Muhammad is a Syrian boy from the Aleppo countryside whohas found work in the old Turkish city of Gaziantep selling sweets in a shop.At the end of a week of hard and painstaking work, he takes 50 Syrian pounds (equivalent to 25 dollars) to helphisfamily meet the costs of life in a city that has found itself overwhelmed by more than one hundred thousand Syrians. Most of the refugees come from the city of Aleppoand its countryside, [and their large presence has] created a state of unease among the population of the city, which borders Syria and was affiliated with the mandate of Aleppo during the Ottoman rule. Here in Gaziantep, rent for apartments has increased significantly and getting an apartment at an average price has become a dream.To add to the confusion, the majority of Syrians who left Egypt after facing severe restrictions there came to live in this clean and organized city.
Any Syrian wandering in the old streets of Gaziantep notes their similarity to the streets of Aleppo, now abandoned by many of its people because of the intensification of fighting. Aleppan businessmen in Gaziantep have invested their money in restaurants and shops, offering services to the Syrians and Turks in several areas. Barbersand tailors have also found professional opportunities in the city in partnership with the Turks, and the law requires a Turkish citizen to partner with any Syrian who wants to formally establish commercial activity in Turkey.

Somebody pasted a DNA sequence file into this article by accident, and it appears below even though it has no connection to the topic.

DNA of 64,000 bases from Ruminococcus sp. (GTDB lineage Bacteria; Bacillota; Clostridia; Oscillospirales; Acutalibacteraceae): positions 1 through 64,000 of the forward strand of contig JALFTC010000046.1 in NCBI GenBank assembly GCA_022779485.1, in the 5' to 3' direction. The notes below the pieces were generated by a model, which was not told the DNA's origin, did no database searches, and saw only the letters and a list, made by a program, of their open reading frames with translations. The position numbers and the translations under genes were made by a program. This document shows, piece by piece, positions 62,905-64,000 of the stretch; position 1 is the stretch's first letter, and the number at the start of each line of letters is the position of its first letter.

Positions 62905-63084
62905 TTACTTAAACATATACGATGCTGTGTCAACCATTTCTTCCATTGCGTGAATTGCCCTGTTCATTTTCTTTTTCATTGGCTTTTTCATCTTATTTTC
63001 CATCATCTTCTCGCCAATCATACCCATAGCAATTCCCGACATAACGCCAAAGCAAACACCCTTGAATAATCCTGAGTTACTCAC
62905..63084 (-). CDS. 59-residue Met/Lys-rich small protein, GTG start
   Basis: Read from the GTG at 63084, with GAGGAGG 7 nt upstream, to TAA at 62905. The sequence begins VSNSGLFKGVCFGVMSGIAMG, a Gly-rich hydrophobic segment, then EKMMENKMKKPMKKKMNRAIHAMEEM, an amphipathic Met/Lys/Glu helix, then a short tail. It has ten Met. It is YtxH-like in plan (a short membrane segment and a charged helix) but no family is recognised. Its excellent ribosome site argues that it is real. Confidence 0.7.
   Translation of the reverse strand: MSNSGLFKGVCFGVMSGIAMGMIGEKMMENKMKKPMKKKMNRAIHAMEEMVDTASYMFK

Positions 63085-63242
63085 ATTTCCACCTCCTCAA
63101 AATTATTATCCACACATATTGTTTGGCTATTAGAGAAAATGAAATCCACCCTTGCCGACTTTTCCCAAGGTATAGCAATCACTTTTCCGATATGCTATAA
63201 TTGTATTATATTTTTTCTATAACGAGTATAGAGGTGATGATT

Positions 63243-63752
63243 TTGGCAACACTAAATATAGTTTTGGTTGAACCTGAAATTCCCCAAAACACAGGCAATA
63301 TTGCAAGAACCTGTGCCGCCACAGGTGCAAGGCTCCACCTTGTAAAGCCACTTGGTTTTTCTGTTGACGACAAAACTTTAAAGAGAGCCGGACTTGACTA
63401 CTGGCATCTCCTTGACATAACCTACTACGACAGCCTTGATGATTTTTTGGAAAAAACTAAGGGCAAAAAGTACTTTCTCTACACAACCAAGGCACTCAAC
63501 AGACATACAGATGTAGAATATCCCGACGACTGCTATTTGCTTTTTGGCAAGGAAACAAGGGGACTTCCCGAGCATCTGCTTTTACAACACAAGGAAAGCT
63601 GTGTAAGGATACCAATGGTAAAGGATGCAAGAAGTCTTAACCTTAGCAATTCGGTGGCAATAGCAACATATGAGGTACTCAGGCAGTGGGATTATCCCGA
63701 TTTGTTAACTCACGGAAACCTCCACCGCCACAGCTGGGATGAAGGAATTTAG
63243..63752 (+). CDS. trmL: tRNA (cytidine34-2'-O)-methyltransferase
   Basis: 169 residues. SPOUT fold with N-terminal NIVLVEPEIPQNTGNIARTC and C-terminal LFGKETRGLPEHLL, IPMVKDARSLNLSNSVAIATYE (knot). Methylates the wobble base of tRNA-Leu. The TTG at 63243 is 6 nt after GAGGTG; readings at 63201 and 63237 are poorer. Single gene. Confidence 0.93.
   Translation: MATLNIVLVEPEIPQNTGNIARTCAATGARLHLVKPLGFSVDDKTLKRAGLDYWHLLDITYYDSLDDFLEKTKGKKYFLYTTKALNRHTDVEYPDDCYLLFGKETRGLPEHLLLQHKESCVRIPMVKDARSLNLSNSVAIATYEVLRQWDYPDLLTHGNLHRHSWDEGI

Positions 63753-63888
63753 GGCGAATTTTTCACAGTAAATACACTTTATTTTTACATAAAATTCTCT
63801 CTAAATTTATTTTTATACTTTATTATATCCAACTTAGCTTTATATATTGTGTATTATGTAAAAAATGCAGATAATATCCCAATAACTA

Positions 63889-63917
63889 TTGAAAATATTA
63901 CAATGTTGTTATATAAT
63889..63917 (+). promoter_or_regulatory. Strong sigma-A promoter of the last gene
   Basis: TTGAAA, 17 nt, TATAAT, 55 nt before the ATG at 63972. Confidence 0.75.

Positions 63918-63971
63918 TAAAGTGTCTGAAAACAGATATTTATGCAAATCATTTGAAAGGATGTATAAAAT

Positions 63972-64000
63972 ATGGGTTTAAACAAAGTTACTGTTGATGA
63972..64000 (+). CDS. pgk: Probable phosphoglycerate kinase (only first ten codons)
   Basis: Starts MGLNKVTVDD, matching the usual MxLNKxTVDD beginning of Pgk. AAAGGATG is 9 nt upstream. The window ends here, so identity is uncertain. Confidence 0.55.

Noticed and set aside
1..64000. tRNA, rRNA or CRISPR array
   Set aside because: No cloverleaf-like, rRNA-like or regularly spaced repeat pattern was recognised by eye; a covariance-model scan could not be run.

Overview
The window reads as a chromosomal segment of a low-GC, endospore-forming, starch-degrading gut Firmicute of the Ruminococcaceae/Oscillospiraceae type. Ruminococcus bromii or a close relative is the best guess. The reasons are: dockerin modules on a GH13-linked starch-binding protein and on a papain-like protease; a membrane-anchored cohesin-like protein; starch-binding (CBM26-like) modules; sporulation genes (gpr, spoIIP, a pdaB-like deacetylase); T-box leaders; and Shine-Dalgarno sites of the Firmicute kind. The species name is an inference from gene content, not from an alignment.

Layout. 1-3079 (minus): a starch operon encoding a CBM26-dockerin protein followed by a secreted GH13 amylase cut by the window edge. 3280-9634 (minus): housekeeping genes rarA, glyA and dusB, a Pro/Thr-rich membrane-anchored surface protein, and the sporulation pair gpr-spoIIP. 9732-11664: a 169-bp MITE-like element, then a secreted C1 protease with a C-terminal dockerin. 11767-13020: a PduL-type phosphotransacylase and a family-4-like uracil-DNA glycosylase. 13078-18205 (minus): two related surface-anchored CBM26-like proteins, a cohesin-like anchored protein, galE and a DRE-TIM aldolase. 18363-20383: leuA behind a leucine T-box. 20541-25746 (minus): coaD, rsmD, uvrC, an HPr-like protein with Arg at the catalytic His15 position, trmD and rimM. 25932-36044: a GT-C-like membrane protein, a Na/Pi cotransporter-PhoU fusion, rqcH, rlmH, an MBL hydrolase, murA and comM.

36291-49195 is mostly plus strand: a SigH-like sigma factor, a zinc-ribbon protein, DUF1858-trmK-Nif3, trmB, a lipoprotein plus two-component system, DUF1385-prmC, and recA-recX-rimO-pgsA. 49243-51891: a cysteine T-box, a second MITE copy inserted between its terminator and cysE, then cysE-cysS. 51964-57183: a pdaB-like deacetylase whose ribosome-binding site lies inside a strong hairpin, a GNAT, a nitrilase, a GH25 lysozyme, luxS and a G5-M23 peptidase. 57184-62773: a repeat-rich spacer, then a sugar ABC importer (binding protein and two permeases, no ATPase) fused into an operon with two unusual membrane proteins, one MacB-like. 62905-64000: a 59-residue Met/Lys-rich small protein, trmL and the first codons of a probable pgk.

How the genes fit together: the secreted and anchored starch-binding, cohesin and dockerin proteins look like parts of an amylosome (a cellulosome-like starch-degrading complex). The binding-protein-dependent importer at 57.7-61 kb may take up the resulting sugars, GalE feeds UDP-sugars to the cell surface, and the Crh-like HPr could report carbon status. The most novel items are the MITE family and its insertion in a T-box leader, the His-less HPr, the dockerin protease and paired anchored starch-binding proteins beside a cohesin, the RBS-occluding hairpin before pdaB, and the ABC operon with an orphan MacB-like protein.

Sources confirm the presence of about 25 thousand homeless Syrians in Gaziantep.Most have found no place of residence except for the city’sabundantly scattered parks, but the advent of early winter this year will add to the Syrians’ wounds.Charities have begun to develop plans to ease the plight of these people.
Among the [refugees] is Akash, who works as a shoe cleaner in the commercial heart of the city. He returns to his family at the end of the day with 10 Turkish Lira in his pocket, enough to buy bread. Akash sits on the ground waiting, watching the shoes of the passers-by more than watching their faces—[the feeling of] alienation killed any desire for life in his spirit. I ask him,“Do you yearn for Syria?” He raises his head with tears in his eyes, saying “Syria is no longer for the poor like us.”
A Turkish shop is hardly ever without a Syrian boy, working for a low salary to translate for the newly arrived Syrians. The majority of the Syrian young people in Gaziantep are keen to learn the Turkish language quickly in order to find jobs.
In Gaziantep, everyone is busy securing the rent for their house, the day’s food, and the supplies their children need for the start of the school year. But late at night, they sleep on the shoulder of Syria, and dream the same dream—toreturn to it, with the dignity they used to have. But the next day’s sun remindsthem they're in Gaziantep, and that the return trip to Syria has not yet begun, and it may never begin. This is what makes many people lose the desire for life.
Translated and edited by The Syrian Observer